Food recalls: The why and 5 plausible innovative solutions

Food recalls: The why and 5 plausible innovative solutions

By Vasambal Manikkam

Food recalls are constantly in the news headlines on a global level. Food recalls can vary across different types of food products, ranging from fresh produce and perishable foods to packaged products that are being withdrawn from supermarket shelves, warehouses, or distribution centers. These food safety scandals can be alarming, causing feelings of fear among consumers at large. So how can consumers trust our food supply chain in this new era of food innovation?

Despite the increasing safety regulations across the global food and beverage industry, especially in leading countries like the United States, the United Kingdom, Canada, and Australia, the overarching question is, why are different types of food and beverage products still being continuously recalled?

Food recalls not only negatively affect consumers’ health but also contribute to massive food waste, while costing food manufacturers big bucks due to the damage caused to their brand reputation. Why is there such a rising trend in food recalls? This article provides insights into this phenomenon and describes five innovative solutions that could possibly help in reducing or preventing food recalls.

Why a rising trend in recalls?

Our food supply chain is becoming increasingly industrialized and globalized, which is continuously opening doors to new markets for food suppliers, startups, manufacturers, and retailers. The competition is high and fierce, to say the least. As a result, the increasing complexity in food traceability (e.g., identifying the origin of food ingredients and actual sources of raw materials) is a challenge. Misleading labeling information on food packaging, such as undeclared allergens, is another potential cause of what is driving such an increase in product recalls. Untrained personnel and not having a detailed Hazards Analysis Critical Control Point (HACCP) plan to identify any potential hazards, including allergens, at various inputs are also major culprits of product recalls.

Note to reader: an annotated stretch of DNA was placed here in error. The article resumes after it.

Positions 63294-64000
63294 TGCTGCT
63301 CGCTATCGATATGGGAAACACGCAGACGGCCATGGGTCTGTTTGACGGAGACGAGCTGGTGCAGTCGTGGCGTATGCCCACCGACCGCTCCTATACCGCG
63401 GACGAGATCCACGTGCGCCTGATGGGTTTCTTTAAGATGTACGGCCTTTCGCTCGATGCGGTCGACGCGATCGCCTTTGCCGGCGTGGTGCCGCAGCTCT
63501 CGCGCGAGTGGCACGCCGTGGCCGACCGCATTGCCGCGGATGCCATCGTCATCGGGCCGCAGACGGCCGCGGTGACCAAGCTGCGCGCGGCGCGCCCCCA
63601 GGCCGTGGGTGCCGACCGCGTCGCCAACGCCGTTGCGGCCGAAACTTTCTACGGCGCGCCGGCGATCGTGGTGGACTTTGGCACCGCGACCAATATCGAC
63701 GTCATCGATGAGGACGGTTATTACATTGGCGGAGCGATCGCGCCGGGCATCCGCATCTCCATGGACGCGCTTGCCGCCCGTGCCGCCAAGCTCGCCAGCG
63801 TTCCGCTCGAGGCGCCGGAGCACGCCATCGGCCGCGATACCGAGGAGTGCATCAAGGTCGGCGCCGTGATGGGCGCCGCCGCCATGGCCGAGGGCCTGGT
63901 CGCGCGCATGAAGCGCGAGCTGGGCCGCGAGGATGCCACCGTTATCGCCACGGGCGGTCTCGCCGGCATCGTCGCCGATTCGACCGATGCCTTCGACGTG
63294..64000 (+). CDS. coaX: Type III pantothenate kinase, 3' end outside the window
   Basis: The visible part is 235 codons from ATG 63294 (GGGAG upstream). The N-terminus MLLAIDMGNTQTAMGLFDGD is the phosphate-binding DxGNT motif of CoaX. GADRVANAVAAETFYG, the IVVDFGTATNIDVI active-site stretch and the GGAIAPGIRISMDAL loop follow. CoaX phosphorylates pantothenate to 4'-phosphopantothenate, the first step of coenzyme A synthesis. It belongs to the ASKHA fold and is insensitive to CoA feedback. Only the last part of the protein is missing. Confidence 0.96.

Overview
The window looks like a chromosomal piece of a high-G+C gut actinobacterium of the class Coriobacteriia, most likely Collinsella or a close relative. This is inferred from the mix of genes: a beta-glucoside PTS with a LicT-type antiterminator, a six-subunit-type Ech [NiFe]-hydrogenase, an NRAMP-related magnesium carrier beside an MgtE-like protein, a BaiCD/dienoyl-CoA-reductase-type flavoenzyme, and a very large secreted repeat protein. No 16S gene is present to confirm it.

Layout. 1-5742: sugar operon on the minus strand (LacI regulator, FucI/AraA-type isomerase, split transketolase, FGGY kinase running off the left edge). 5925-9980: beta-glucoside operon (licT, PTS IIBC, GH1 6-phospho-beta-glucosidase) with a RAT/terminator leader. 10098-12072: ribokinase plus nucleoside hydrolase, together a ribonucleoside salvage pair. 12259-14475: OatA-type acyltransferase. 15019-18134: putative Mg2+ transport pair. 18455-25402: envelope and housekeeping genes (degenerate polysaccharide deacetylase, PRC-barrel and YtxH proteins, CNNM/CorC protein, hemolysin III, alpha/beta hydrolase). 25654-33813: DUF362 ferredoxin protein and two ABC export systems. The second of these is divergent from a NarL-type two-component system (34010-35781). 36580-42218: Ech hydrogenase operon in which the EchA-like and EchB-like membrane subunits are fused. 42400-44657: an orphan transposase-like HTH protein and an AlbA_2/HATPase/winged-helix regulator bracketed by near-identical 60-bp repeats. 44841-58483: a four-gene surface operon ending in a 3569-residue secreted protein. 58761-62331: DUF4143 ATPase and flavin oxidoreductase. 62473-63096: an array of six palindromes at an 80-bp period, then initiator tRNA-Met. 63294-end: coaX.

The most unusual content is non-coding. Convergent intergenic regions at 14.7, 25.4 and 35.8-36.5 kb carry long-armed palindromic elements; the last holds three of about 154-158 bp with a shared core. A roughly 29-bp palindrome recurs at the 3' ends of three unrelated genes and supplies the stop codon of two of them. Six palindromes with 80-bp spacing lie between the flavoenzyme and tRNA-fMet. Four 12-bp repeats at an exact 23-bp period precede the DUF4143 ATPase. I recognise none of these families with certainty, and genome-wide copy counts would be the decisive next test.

Improper and ineffective “good manufacturing practices” (GMP) and noncompliance to standards are underlying reasons for the vast majority of food recalls. When a GMP is compromised, there is a high likelihood that the food products will be microbiologically contaminated (presence of bacterial strains), physically contaminated (presence of physical matter such as pieces of plastics, metals, string, or any choking hazard), and chemically contaminated (cleaning chemicals, lubricants, etc). Another potential reason could be poor internal auditing or a lack of a robust internal auditing program. Intentional threat of food, or food terrorism, a novel term, recently introduced to describe the act of contaminating food deliberately, is another fundamental cause that potentially lead to food recalls. A typical recent example of the latter is the incident of the presence of needles in strawberries in Australia in September 2018. This is very serious! Could a Threat Assessment and Critical Control Point (TACCP) analysis or any other innovative technology be implemented and useful as a preventative measure?